is_conditional
()¶ Returns True if and only if this expression’s tree contains a conditional statement.

pieces
()¶ Returns an iterator over the pieces in this Piecewise.


class
myokit.
Not
(op)¶ Negates a condition. Written as
not x
.>>> from myokit import * >>> x = parse_expression('1 == 1') >>> print(x.eval()) True >>> y = Not(x) >>> print(y.eval()) False >>> x = parse_expression('(2 == 2) and not (1 > 2)') >>> print(x.eval()) True
Extends:
PrefixCondition

class
myokit.
Equal
(left, right)¶ Represents an equality check
x == y
.>>> from myokit import * >>> print(parse_expression('1 == 0').eval()) False >>> print(parse_expression('1 == 1').eval()) True
Extends:
InfixCondition

class
myokit.
NotEqual
(left, right)¶ Represents an inequality check
x != y
.>>> from myokit import * >>> print(parse_expression('1 != 0').eval()) True >>> print(parse_expression('1 != 1').eval()) False
Extends:
InfixCondition

class
myokit.
More
(left, right)¶ Represents an ismorethan check
x > y
.>>> from myokit import * >>> print(parse_expression('5 > 2').eval()) True
Extends:
InfixCondition

class
myokit.
Less
(left, right)¶ Represents an islessthan check
x < y
.>>> from myokit import * >>> print(parse_expression('5 < 2').eval()) False
Extends:
InfixCondition

class
myokit.
MoreEqual
(left, right)¶ Represents an ismorethanorequal check
x > y
.>>> from myokit import * >>> print(parse_expression('2 >= 2').eval()) True
Extends:
InfixCondition

class
myokit.
LessEqual
(left, right)¶ Represents an islessthanorequal check
x <= y
.>>> from myokit import * >>> print(parse_expression('2 <= 2').eval()) True
Extends:
InfixCondition

class
myokit.
And
(left, right)¶ True if two conditions are true:
x and y
.>>> from myokit import * >>> print(parse_expression('1 == 1 and 2 == 4').eval()) False >>> print(parse_expression('1 == 1 and 4 == 4').eval()) True
Extends:
InfixCondition

class
myokit.
Or
(left, right)¶ True if at least one of two conditions is true:
x or y
.>>> from myokit import * >>> print(parse_expression('1 == 1 or 2 == 4').eval()) True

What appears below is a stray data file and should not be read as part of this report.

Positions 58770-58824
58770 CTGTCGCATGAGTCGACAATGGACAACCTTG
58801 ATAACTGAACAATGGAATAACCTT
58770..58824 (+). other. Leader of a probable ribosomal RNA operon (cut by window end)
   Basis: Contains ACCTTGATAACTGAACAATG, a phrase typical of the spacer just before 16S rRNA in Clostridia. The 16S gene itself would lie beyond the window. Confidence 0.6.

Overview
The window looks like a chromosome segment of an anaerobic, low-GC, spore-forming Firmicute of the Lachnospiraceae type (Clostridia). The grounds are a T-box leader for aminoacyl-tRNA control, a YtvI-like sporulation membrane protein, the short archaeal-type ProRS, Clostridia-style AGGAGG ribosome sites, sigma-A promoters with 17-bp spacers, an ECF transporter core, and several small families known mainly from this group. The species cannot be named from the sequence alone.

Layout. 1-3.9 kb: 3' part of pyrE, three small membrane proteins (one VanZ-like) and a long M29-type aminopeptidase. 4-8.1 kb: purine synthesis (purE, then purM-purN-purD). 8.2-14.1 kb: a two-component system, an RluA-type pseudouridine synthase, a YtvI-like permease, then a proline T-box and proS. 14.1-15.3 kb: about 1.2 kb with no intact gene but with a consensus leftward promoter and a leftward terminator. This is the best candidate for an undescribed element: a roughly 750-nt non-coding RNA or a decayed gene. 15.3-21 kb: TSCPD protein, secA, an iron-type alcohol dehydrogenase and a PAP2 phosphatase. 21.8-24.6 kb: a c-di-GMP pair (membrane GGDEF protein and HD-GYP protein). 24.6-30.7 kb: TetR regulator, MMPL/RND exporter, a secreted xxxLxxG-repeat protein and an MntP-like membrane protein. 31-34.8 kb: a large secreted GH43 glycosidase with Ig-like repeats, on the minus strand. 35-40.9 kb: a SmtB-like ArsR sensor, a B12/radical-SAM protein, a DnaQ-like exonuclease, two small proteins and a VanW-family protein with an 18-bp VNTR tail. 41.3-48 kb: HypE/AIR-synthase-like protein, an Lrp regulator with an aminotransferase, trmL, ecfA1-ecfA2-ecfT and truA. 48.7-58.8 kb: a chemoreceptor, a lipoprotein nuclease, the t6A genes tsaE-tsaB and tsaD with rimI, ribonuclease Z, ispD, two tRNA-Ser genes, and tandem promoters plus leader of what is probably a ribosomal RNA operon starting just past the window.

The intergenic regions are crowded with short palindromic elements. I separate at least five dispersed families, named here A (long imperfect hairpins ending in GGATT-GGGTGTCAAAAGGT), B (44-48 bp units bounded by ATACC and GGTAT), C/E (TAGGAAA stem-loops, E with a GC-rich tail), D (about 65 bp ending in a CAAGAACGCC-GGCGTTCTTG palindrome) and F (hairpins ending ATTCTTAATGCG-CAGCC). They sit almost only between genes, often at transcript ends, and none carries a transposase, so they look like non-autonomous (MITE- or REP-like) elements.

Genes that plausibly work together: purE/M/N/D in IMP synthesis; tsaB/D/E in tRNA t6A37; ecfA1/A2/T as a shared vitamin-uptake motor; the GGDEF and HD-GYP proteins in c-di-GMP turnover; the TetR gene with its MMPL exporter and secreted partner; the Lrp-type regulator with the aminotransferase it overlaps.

Extends:
InfixCondition
Miscellaneous¶

class
myokit.
Abs
(*ops)¶ Returns the absolute value of a number
abs(x)
.>>> from myokit import * >>> x = parse_expression('abs(5)') >>> print(x.eval()) 5.0 >>> x = parse_expression('abs(5)') >>> print(x.eval()) 5.0
Extends:
Function

class
myokit.
Floor
(*ops)¶ Represents a rounding towards minus infinity
floor(x)
.>>> from myokit import * >>> x = Floor(Number(5.2)) >>> print(x.eval()) 5.0 >>> x = Floor(Number(5.2)) >>> print(x.eval()) 6.0
Extends:
Function

class
myokit.
Ceil
(*ops)¶ Represents a rounding towards positve infinity
ceil(x)
.>>> from myokit import * >>> x = Ceil(Number(5.2)) >>> print(x.eval()) 6.0 >>> x = Ceil(Number(5.2)) >>> print(x.eval()) 5.0
Extends:
Function

class
myokit.
Quotient
(left, right)¶ Represents the quotient (integer division) of a division
left // right
.>>> import myokit >>> x = myokit.parse_expression('7 // 3') >>> print(x.eval()) 2.0
Note that, for negative numbers Myokit follows the convention of Python (and some other languages, but not e.g. C) of rounding towards negative infinity, rather than towards zero. Thus:
>>> print(myokit.parse_expression('7 // 3').eval()) 3.0
Similarly:
>>> print(myokit.parse_expression('5 // 3').eval()) 2.0
See: https://pythonhistory.blogspot.co.uk/2010/08/ And: https://en.wikipedia.org/wiki/Modulo_operation
Extends:
InfixExpression

class
myokit.
Remainder
(left, right)¶ Represents the remainder of a division (the “modulo”), expressed in
mmt
syntax asleft % right
.>>> import myokit >>> x = myokit.parse_expression('7 % 3') >>> print(x.eval()) 1.0
Note that, for negative numbers Myokit follows the convention of Python that the quotient is rounded to negative infinity. Thus:
>>> print(myokit.parse_expression('7 // 3').eval()) 3.0
and therefore:
>>> print(myokit.parse_expression('7 % 3').eval()) 2.0
Similarly:
>>> print(myokit.parse_expression('5 // 3').eval()) 2.0
so that:
>>> print(myokit.parse_expression('5 % 3').eval()) 1.0
Extends:
InfixExpression

class
myokit.
UserFunction
(name, arguments, template)¶ Defines a user function. User functions are not
Expression
objects, but template expressions that are converted upon parsing. They allow common functions (for example a boltzman function) to be used in string expressions.Arguments:
name
 The user function’s name (a string)
arguments
 A list of function argument names (all of type
Name
) template
 The
Expression
evaluating this function.

arguments
()¶ Returns an iterator over this user function’s arguments.

convert
(arguments)¶ Returns an
Expression
object, evaluated using the given dictionary mapping argument Name objects to expressions.